Online banks also use strong encryption on their websites to help keep your financial data safe. This is identical to what traditional banks use for their customers’ online accounts.

Cons of online banks

While online banks have a lot going for them, there are a few drawbacks you should be aware of before opening an account with one.

No branches

Not everyone will miss heading down to their local bank branch, but there are times when it’s nice to have the option to do so. With an online bank, you have to be pretty comfortable managing your money online or it’s not going to be a good fit for you. If you don’t know your way around the internet or a smartphone, you’re better off sticking with a local institution rather than digital banking.

Limited deposit and withdrawal options

Most online banks enable you to direct deposit and electronically transfer funds, and most include debit cards and check-writing capabilities. The biggest issue with online banks is cash access.

Depositing cash is challenging when a bank doesn’t have any physical branches. Many online banks have at least some deposit-taking ATMs, but if you don’t have one of these nearby, you might be out of luck. That’s why some people choose to maintain at least a checking account at a brick-and-mortar bank they can transfer funds to as needed.

Withdrawing cash usually isn’t too hard since most banks have large, nationwide ATM networks. But if you don’t have any close by, you could face fees to use an out-of-network ATM. And if you only have a savings account, you may need a brick-and-mortar checking account to access these funds.

Customer service

Most consumers agree that brick-and-mortar banks still hold the edge in customer service, especially if you’re talking about smaller, regional banks where you can really develop a personal relationship with your banker. That’s not going to happen with an online bank.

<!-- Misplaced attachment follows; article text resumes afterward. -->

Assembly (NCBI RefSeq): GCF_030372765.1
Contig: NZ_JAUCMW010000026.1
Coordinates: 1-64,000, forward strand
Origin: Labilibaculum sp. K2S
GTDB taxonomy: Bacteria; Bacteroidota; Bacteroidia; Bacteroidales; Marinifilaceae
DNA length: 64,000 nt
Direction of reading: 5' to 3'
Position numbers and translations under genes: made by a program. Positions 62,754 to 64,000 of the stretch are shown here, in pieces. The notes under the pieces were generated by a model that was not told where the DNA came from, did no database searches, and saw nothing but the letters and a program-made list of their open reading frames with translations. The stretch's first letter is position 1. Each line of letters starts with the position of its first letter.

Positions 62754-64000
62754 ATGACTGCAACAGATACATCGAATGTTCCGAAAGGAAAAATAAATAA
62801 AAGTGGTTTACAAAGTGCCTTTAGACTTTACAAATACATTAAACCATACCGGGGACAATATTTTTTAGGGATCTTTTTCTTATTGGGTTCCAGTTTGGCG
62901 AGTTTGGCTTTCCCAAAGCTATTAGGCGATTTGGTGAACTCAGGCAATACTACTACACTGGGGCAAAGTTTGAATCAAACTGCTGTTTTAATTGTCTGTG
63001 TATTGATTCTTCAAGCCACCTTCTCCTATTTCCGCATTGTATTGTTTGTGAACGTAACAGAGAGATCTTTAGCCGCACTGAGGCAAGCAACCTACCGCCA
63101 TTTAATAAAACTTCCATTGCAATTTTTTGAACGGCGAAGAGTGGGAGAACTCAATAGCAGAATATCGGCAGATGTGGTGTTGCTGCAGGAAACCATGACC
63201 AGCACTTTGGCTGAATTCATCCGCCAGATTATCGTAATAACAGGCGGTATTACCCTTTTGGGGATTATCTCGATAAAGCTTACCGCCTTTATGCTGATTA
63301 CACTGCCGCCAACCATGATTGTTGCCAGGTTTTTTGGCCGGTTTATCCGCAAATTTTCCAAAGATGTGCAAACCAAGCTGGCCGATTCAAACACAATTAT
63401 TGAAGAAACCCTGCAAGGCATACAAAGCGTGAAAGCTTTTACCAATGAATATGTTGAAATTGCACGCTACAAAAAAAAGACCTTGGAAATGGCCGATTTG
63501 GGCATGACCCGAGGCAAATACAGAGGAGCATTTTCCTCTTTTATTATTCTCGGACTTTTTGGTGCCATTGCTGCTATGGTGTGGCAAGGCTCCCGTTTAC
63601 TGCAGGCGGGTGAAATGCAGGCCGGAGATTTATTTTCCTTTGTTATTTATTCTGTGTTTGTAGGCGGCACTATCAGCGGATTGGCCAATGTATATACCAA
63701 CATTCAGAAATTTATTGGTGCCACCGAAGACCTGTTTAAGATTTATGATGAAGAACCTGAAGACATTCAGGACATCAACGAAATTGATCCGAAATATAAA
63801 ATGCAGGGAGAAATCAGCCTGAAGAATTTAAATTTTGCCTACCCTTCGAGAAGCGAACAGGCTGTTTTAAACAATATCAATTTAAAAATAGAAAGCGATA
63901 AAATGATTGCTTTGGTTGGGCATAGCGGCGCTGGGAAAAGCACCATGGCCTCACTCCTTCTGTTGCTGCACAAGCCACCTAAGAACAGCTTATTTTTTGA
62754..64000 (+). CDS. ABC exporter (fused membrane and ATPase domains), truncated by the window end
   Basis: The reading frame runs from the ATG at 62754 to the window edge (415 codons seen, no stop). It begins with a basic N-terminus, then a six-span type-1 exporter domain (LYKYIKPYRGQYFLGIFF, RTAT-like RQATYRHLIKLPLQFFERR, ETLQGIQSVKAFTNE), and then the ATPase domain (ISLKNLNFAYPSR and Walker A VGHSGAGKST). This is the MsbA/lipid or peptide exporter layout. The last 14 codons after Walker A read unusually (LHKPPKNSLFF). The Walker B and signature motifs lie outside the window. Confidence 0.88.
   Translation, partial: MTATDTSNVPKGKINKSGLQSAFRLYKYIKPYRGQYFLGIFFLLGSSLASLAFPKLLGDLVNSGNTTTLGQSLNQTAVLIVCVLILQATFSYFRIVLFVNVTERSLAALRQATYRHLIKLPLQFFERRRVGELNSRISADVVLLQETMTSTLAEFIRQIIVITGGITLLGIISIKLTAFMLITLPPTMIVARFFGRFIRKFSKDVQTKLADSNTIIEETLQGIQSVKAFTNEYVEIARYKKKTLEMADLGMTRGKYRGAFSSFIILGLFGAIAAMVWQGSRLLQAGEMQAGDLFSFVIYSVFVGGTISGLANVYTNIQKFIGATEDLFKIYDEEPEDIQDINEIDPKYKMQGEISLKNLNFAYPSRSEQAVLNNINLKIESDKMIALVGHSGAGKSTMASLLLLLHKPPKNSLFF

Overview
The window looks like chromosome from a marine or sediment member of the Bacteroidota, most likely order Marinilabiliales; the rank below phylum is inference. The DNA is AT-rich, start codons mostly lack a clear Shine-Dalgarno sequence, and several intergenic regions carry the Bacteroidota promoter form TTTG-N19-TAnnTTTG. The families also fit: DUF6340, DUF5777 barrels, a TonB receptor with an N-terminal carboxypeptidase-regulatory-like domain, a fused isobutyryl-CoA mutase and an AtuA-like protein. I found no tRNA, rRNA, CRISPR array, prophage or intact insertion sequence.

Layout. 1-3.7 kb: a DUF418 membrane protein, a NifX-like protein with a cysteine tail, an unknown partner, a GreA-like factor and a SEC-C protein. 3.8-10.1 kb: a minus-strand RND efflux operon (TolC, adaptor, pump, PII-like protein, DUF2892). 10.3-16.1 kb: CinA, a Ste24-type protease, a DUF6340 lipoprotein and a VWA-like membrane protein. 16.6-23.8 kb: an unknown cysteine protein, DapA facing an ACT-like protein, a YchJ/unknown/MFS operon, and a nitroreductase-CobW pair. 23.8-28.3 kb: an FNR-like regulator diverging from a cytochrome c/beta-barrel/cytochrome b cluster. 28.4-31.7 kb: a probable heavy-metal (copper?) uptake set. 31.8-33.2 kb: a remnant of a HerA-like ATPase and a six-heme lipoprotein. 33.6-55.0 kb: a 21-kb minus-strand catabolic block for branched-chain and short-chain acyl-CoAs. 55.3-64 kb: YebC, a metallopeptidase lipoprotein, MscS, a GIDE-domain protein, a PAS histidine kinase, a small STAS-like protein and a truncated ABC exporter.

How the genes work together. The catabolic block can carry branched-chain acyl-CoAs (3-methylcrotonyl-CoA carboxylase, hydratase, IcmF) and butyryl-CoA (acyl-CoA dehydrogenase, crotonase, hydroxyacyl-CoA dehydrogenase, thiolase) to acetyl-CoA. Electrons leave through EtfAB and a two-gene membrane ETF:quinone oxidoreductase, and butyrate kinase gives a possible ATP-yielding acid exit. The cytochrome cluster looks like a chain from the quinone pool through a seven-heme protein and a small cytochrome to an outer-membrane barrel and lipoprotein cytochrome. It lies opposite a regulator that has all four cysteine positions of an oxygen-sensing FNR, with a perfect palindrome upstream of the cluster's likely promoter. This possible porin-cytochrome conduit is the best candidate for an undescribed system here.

But there are still ways to get live support if you need it. Most have phone support during business hours and some offer live chat or social media assistance as well. For most people, that’s fine since they rarely talk to their banker at all. But if being able to get personalized help when you need it is important to you, a brick-and-mortar bank might be the better choice.

Less account variety

Brick-and-mortar banks usually offer a variety of checking and savings accounts, plus CDs, money market accounts, loans, and sometimes investment services. This makes it easy to manage your money all in one place.

Most internet banks don’t have quite as many options. Savings accounts and CDs are most popular, and most have a checking account too. There are a few online banks that can rival their brick-and-mortar competitors in terms of product offerings, but many others aren’t there yet.

This will likely change over time as online banks become more mainstream. But if it’s important to you to stick with a single bank, make sure you choose one that offers all the banking services you’re interested in.

Is an online bank right for me?

Only you can decide whether an online bank is the right option for you. Reviewing the pros and cons of online banks should give you some idea of which way you’re leaning, but don’t feel like you have to pick one or the other.

You could open an online savings account to capitalize on its higher APYs and keep everything else at your local bank if you’re more comfortable that way. Or you could switch everything over to an online bank but keep a checking account at your brick-and-mortar bank if you want easy access to your cash.

Go with what makes the most sense for you right now and feel free to adapt your banking strategy as your needs change over time.

Steven Forter

Steven Forter